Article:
CONCORD -- After five decades, David W. Wallace spoke to the press for the first time about President John F. Kennedy's assassination Nov. 22, 1963.
Wallace's teenage view of the world turned upside down in 45 minutes when he saw the president and first lady Jacqueline Kennedy just after the president was fatally shot near the Texas School Book Depository in Dallas.
"It still impacts me today," Wallace acknowledged. "I have never spoken to the media before, but when I have shared it in conversation, people want to tell me what they were doing."
His picture appeared in some TV and print news reports of the president's arrival at Love Field in Dallas, and at Parkland Hospital. Wallace kept one of the roses left behind in the presidential limousine as a remembrance, and provided the first oral history for the Sixth Floor Museum at Dealey Plaza in Dallas.
The museum website states, "Journalists found themselves in the vortex of an unfolding story."
The same thing happened to then Samuell High School senior class officer David Wallace and three classmates.
Wallace was working on a group project about subversive organizations for an honors class, and demonstrators were expected at Love Field for the presidential plane to touch down, so his group was allowed to leave school to take photos.
Kennedy " ... knew that a relatively small but vocal group of extremists was contributing to the political tensions in Texas and would likely make its presence felt -- particularly in Dallas," according to the Kennedy Library website.
But Wallace and his friends were among the estimated 200 well-wishers at Love Field when Air Force One landed.
"It was a gloriously beautiful sunny day. We saw the airplane landing. There were no protest signs," Wallace recounted. "We were from a poor school. We had never seen anybody dressed like Jackie Kennedy. Everyone was happy, including the president and Jackie."
The excited teens chose not to go back to school as planned. They knew the presidential route and decided the best place to get a second look at the president was at the Market Hall turnoff where the motorcade would have to slow to a stop and make a right turn.
"We were the only ones there. I saw the president from eight to 10 feet away. The secret service was repositioning him at that moment," Wallace said, recalling the terrifying scene. "I had never seen a person shot before."
"The way Jackie looked when I saw her in the car ... horrified. She had just lost her baby son and now her husband was taken from her. I can't imagine what it would be like."
The teens jumped in their car and followed the motorcade to the hospital. By the time they parked and reached the entrance, the president and first lady were inside.
"My two friends, Will O'Hara and Charles Hodges, were able to go into the news conference because they had passes from helping out at football games for CBS," Wallace remembered. "That left Courtney Hodges and me standing by the limousine. I reached into the limousine to get a rose as a remembrance, and I did not know the Houston Chronicle had taken a picture of me."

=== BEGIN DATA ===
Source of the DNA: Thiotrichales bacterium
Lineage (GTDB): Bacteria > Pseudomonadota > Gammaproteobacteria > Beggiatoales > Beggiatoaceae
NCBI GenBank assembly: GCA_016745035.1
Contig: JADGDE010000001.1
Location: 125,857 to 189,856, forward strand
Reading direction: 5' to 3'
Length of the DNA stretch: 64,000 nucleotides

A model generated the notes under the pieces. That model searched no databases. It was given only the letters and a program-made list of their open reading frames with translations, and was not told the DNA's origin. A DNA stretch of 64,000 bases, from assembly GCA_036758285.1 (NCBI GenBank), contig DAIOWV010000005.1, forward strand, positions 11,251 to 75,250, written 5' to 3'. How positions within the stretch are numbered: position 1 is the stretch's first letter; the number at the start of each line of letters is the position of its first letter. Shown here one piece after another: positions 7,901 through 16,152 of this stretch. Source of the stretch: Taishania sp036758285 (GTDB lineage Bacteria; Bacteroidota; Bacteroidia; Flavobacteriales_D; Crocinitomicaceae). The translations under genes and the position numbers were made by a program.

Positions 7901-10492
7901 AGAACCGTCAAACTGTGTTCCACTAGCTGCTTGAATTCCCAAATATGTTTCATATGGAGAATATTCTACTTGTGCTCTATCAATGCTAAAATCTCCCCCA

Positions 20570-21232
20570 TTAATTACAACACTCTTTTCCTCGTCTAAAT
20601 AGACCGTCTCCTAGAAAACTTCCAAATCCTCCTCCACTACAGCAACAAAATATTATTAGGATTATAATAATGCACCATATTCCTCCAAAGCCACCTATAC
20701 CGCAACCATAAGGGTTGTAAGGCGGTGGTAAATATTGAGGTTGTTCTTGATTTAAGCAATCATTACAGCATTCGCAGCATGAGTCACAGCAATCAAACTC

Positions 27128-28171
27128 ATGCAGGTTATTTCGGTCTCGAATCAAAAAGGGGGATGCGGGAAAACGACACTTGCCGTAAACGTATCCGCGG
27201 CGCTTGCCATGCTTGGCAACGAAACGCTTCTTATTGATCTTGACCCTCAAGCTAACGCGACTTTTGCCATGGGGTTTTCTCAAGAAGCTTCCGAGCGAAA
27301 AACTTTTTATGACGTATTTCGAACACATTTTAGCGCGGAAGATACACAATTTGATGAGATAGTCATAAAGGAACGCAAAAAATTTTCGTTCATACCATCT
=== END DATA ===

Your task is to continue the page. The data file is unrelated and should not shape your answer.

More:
Wallace described life before that afternoon as an optimistic happy high school student who played football, and had a girlfriend who would later become his wife, Cheri.
"It is easy to say that we have to listen to our hearts at some times to find truth," Wallace said. "When you are hurting, you have to talk to others. You find out on days like 9/11, Pearl Harbor and the assassination of the president, you are not immortal. You have to live in the present every minute of every day and make the world better."
He continued, "(the assassination) could have been the catalyst for the decade of violence that followed ... Martin Luther King, Bobby Kennedy."
Mysterious deaths and disappearances following Kennedy's assassination and Wallace's wife Cheri's concern about security convinced him to keep a low profile about that fateful day until now.
But questions and inconsistencies continued for Wallace, and the nation: How could Jack Ruby kill Lee Harvey Oswald?
"Why would they clean up the car and whisk it away? Why would an inexperienced person do the autopsy and a bullet be left on the gurney?
"They saw a person carrying an instrument case on the grassy knoll," Wallace said. "That person ended up dead, and what about the cigarette butts found on the grassy knoll?
"There were always loose ends," he said. "We don't know what happened."
Even after the Warren Commission, U.S. House Select Committee on Assassinations, countless books and research, the death of President John F. Kennedy is still riveting.
"More people have visited the museum than have visited the Kennedy Memorial grave site," columnist George Will said to newsman Chris Wallace in a Nov. 17 interview.
Every shred of information is considered another clue to closure, or confirmation that the underlying reason for Kennedy's death was not what it appears to be.
"Thousands of pages of documents remain withheld, and should be released," a Nov. 3, Washington Post editorial noted.
"It is the great mystery of all time," actor Rob Lowe, who portrayed JFK in a National Geographic TV movie version of the book, "Killing Kennedy," said this week.
Contact Dana Guzzetti at firstname.lastname@example.org or call 925-202-9292.
What: Tribute to John F. Kennedy memorial event, free and open to the public; Rep. George Miller, D-Martinez, and other local officials invited to attend
When: 10-11 a.m. Nov. 22
Where: John F. Kennedy University front lobby, 100 Ellinwood Way, Pleasant Hill
Information: Call 925-969-3300